Cortical vein sign

Last revised by Dr Bálint Botz on 17 Jan 2021

The cortical vein sign refers to the presence of superficial cortical veins seen on MRI and CT (particularly with contrast injection) traversing an enlarged subarachnoid space, differentiating it from the similar radiological appearance of a subdural hygroma.

Although initially proposed as a method for differentiating cerebral atrophy from subdural hygroma 1, this sign is also valid for differentiating benign enlargement of the subarachnoid spaces in infancy from subdural hygroma (which may be a sign associated with non-accidental injury2,3. In infants, an ultrasound Doppler study of the cranium, instead of brain CT or MRI, can also be used to detect the presence of these cortical veins 2,3.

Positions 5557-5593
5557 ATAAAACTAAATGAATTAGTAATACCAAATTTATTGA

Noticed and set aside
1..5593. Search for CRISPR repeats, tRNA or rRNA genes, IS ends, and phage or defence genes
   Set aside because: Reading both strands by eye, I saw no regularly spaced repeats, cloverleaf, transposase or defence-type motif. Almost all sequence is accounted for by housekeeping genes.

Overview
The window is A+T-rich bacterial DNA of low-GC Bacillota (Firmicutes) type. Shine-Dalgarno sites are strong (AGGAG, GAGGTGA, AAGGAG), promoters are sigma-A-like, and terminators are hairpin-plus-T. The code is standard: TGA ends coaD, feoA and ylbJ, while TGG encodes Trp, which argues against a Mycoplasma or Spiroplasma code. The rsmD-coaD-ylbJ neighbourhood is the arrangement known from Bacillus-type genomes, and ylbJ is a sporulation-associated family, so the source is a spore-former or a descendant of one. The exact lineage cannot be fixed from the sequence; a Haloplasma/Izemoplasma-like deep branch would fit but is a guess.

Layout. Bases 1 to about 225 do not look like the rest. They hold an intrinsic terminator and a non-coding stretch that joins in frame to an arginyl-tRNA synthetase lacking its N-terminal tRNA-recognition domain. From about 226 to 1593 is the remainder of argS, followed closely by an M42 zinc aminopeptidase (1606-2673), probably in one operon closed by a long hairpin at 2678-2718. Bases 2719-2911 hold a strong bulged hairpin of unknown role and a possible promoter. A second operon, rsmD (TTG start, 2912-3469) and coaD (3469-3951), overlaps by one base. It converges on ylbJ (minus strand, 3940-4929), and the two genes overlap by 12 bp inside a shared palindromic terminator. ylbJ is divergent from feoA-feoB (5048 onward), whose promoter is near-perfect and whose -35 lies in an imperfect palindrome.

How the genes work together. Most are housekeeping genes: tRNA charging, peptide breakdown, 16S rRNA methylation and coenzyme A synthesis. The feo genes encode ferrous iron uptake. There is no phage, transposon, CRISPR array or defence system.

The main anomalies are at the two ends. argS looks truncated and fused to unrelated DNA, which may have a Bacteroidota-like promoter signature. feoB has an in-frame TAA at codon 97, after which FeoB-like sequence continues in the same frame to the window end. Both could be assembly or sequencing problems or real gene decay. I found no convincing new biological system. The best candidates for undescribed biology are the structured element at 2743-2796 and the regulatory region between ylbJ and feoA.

The mechanism behind this sign is that in global cerebral atrophy or benign enlargement of the subarachnoid spaces in infancy, the cortical veins will still be adjacent to the inner table of the calvaria and thus visible traversing the subarachnoid space with MRI, CT or ultrasound Doppler 1-3. While in a subdural hygroma, the veins are displaced away from the inner table because the arachnoid membrane and subarachnoid space are displaced by the subdural fluid collection 1-3.

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Cases and figures

  • Case 1: presence of veins (arrows) in BESSI
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  • Case 2
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